After a volatile session on UK election day, the pound has soared following the release of the exit polls. The pound is up 2.6%, hitting a high of US$1.3512 versus the dollar at the time of writing. This is the highest level that the pound has traded at in 18 months.
According to the exit poll the Conservatives and Boris Johnson are forecast to achieve 368 seats in the election versus Labour’s Jeremy Corbyn’s 191 seats. Boris Johnson needed over 326 to have a majority. Instead he looks set to have a stunning victory with a solid majority of 86 seats, the largest Conservative majority since 1987.
It is important to acknowledge that this is a poll sand not the actual result. However, it could be a good indication of a solid win by Tories and the worst result for Labour in modern history.
Tory Functioning Majority
Should these results prove to be correct, the Conservatives will have a functioning majority in Parliament. This means that the gridlock that has paralysed UK Parliament and politics since Theresa May lost her majority in 2017 will be over.
This is important for the pound because an overall Tory majority is the most likely way for Boris Johnson’s Brexit deal to be quickly voted through Parliament, enabling the UK to leave the EU by 31st January with a deal. These elections were about Brexit. A smooth Brexit will put an end to the Brexit uncertainty that has dragged on the UK economy for the past three and a half years and will also give Boris Johnson some breathing space for extending the transition period next year.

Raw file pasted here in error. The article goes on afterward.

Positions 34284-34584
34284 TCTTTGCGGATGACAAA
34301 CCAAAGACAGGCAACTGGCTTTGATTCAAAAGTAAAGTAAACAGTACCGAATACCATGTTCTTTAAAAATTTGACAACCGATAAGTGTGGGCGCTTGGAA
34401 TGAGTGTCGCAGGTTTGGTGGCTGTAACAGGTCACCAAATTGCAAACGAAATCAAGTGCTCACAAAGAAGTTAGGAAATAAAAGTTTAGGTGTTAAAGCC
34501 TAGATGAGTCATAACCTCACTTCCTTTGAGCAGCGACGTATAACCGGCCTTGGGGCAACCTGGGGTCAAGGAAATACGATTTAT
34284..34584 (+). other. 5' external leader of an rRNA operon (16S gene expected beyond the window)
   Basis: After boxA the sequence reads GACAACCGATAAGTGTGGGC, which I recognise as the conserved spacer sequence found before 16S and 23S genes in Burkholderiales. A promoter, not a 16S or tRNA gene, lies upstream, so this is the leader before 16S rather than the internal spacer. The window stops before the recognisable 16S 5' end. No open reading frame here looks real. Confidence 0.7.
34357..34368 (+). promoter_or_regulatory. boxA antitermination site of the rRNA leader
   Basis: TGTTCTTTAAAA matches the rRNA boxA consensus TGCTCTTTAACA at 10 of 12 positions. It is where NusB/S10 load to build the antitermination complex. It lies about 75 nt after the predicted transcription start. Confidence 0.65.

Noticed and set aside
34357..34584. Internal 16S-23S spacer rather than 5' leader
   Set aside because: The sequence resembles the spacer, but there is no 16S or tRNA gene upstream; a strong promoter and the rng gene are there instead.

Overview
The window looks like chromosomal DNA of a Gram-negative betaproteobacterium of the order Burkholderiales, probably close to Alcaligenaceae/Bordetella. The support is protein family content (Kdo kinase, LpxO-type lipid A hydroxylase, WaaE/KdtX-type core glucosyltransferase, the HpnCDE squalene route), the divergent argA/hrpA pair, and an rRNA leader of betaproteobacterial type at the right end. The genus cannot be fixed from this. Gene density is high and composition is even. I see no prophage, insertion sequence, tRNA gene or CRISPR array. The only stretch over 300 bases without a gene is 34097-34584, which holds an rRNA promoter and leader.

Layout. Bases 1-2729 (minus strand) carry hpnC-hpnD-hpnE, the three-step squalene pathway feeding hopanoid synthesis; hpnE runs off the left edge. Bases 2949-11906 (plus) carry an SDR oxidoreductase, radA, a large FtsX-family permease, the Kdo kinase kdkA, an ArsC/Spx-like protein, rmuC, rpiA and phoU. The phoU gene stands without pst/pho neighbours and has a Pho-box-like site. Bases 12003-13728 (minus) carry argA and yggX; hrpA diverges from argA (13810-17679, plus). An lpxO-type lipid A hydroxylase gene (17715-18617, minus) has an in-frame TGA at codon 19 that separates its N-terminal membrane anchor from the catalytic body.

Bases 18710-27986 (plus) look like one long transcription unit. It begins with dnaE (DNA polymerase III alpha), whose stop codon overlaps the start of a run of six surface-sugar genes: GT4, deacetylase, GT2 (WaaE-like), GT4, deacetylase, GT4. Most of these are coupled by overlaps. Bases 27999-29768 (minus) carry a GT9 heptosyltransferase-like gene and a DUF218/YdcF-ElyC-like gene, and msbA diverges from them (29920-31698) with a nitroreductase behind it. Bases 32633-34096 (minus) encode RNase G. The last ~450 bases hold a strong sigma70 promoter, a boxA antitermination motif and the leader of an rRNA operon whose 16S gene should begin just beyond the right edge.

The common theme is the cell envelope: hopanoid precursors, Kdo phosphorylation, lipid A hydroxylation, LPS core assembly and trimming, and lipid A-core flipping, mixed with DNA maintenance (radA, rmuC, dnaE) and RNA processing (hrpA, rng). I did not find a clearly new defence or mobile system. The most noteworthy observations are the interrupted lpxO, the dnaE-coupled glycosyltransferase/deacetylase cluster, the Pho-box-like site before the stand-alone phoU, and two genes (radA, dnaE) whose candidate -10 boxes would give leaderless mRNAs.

This was the most market friendly result and the preferred result for the pound and the financial markets.
SNP Landslide Victory
The other standout winner this evening was the Scottish National Party, which according to the polls is set to win 55 seats of a possible 59. Should this be the result, it could potentially add weight to the SNP’s demands for a second referendum, which leader Nicole Sturgeon wants to hold next year. This would not be pound favourable, although is less significant than Brexit.
|What do these figures mean?|
|When measuring the value of a pair of currencies, one set equals 1 unit and the other shows the current equivalent. As the market moves, the amount will vary from minute to minute.
For example, it could be written:
1 GBP = 1.28934 USD
Here, £1 is equivalent to approximately $1.29. This specifically measures the pound’s worth against the dollar. If the US dollar amount increases in this pairing, it’s positive for the pound.
Or, if you were looking at it the other way around:
1 USD = 0.77786 GBP
In this example, $1 is equivalent to approximately £0.78. This measures the US dollar’s worth versus the British pound. If the sterling number gets larger, it’s good news for the dollar.